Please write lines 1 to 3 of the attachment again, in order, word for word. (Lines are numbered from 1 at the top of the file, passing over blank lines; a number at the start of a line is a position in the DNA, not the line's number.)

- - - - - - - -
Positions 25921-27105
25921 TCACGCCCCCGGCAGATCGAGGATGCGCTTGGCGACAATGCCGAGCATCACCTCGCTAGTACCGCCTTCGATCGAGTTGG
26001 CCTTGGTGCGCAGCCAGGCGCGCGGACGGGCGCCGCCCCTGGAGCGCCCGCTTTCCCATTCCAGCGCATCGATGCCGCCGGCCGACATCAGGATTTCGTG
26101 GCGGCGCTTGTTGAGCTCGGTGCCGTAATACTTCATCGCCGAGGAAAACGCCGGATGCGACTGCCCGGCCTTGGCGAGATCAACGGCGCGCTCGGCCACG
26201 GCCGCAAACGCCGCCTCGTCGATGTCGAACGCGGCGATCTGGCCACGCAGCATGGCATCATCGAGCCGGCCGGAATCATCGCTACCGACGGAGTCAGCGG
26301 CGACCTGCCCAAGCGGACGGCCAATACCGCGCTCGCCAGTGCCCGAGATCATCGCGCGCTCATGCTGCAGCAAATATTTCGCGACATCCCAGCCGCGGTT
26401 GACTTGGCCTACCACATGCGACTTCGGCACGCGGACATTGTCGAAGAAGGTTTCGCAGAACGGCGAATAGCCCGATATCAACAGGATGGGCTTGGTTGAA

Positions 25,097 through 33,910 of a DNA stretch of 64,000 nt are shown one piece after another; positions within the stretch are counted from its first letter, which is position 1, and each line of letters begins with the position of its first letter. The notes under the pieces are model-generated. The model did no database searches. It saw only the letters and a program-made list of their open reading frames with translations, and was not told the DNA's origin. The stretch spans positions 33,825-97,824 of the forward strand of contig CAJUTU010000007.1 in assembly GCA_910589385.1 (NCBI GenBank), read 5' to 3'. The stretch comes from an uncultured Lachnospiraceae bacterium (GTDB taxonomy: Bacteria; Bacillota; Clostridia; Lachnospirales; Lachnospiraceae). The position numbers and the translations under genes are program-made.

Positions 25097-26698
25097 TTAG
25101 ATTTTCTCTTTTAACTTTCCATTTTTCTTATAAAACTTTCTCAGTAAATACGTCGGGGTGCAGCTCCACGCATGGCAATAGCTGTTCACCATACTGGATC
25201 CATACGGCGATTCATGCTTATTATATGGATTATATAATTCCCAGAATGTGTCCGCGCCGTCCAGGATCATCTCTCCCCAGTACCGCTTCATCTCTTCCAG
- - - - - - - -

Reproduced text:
Positions 25921-27105
25921 TCACGCCCCCGGCAGATCGAGGATGCGCTTGGCGACAATGCCGAGCATCACCTCGCTAGTACCGCCTTCGATCGAGTTGG
26001 CCTTGGTGCGCAGCCAGGCGCGCGGACGGGCGCCGCCCCTGGAGCGCCCGCTTTCCCATTCCAGCGCATCGATGCCGCCGGCCGACATCAGGATTTCGTG